Application Woes; or, Be Nice to Yourself

You’ve checked the GHC website for the third time today, despite the resolution you made to yourself to restrain from pressing that looming “refresh button” mocking you in the top left-hand corner of your browser. Your eyes are glossed over and itchy. Surely you must’ve missed something: a necessary requirement you do not possess; the “real story”; or more likely, your pride. Remember how innocent it all began, you may be thinking to yourself, the hope GHC’s turquoise banner once inspired within the cockles of my heart?

Our bright, fresh, smiling faces probably offer little comfort, the smug confidence afforded to a current GHC fellow. As you peruse our many blog posts depicting the litany of our accomplishments (did you know that we have doctors and MPH’s and former White House employees as fellows?!), you may find yourself experiencing what I call “the ricochet effect.”

(Not to be confused with “the boomerang effect.”)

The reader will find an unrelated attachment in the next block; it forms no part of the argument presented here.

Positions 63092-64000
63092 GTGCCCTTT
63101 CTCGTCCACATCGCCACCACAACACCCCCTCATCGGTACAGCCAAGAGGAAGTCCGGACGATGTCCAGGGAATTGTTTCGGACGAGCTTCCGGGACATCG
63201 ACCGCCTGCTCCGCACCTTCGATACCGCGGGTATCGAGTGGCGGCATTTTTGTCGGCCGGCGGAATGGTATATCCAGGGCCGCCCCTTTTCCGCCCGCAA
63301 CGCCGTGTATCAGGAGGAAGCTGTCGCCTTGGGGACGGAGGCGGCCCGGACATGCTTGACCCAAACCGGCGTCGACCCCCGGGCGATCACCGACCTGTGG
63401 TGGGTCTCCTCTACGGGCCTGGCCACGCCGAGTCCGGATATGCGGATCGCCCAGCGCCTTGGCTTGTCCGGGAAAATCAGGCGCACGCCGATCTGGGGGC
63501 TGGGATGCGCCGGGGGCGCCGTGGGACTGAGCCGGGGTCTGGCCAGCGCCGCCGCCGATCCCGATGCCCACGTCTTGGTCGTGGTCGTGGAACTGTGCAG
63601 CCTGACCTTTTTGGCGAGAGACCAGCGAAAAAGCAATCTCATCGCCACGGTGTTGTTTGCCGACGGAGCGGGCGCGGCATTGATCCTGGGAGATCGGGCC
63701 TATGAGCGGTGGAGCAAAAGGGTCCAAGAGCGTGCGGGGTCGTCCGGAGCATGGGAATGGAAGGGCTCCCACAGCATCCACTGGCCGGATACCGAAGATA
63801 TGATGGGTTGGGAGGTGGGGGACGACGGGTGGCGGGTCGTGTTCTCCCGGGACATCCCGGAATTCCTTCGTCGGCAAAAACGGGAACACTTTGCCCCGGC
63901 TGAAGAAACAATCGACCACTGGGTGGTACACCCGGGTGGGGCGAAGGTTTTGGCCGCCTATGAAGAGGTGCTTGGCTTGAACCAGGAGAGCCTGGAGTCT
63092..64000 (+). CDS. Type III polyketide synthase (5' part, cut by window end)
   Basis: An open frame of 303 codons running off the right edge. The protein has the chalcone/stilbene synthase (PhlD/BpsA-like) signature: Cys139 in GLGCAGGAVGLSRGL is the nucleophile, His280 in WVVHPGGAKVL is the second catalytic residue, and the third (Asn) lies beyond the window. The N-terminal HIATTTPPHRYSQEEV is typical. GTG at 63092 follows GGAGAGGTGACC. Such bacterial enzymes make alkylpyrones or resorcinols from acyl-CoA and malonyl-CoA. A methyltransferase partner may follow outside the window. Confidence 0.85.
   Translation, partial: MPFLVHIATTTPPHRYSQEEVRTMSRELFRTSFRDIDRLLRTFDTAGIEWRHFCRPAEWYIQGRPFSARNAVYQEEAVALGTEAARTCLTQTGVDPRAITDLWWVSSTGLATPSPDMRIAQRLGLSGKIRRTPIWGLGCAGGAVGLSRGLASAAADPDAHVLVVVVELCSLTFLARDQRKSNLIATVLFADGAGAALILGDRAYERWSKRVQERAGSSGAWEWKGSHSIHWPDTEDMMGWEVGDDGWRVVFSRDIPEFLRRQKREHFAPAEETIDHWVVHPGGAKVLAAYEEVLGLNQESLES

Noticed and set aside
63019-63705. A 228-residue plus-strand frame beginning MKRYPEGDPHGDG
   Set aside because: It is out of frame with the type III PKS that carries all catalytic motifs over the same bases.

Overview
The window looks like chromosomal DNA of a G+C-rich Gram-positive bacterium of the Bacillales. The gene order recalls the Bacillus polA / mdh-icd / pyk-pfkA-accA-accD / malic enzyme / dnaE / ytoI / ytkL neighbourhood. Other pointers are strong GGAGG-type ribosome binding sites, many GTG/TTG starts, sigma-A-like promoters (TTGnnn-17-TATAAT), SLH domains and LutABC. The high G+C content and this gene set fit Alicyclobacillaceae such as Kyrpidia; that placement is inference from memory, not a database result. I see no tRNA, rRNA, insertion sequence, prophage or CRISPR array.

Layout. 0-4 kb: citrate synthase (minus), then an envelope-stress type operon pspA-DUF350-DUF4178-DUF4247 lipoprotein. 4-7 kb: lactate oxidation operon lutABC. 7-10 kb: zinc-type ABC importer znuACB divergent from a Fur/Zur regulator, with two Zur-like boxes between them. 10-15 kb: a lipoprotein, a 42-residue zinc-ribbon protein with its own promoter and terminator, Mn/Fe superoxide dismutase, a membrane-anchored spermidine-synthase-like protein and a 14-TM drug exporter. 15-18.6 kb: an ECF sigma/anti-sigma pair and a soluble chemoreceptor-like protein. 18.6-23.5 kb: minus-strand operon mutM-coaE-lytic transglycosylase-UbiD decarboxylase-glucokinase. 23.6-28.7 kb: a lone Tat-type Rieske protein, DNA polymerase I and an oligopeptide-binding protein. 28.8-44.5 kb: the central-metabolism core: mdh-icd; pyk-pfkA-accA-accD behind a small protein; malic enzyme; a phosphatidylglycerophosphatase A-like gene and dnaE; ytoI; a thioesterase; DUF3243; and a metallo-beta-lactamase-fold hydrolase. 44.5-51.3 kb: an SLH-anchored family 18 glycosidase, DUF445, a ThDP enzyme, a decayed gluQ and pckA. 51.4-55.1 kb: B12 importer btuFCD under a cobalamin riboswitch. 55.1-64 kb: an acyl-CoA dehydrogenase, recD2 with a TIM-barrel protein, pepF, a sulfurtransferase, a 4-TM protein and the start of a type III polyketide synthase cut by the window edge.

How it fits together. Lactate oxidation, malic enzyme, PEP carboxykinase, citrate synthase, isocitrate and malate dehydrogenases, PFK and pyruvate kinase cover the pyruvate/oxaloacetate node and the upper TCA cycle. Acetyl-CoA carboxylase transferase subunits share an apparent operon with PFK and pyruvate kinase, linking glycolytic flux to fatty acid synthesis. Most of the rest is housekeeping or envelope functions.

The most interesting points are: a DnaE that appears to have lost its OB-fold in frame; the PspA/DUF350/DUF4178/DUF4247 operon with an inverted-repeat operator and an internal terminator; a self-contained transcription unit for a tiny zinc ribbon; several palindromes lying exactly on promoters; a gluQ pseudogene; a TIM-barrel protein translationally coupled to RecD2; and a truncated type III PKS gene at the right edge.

Now, Jonathan, what is this “the ricochet effect” of which you speak? I’m glad you asked, curious reader. It’s the constant companion of one applying to a fellowship. You may begin the application process with a fiery passion, with gusto, even! Those foolish editors on had no idea what they were doing when they posted the perfect GHC placement, just for you. Pafah! You chuckled to yourself, Barbara Bush may as well hand me the job now to spare any broken hearts. Perhaps your initial reaction even invoked the popping of champagne bottles, for how on Earth could such a clouds-parting, perfect-french-fry-to-ketchup-ratio, serendipitous job description suddenly land right on your lap? You begin writing your application essay even before you get the whole story. How could you not apply?!

And then two and a half days pass. Your adrenaline is spent, your serotonin levels stable once again. It’s now a Tuesday afternoon and raining. And you begin to read (yes, reading: the downfall of us all). You read of the competition statistics, of fellows and alumni, of placement organizations, of “leadership” and “passion” and “creativity,” of language requirements and medical liability. Your stomach drops, and with it, your spirit. The inaudible grumbles that escape your mouth attempt to form questions—whywhahuhfuhhmmah?—yet even questions escape you, for what questions are you to ask first?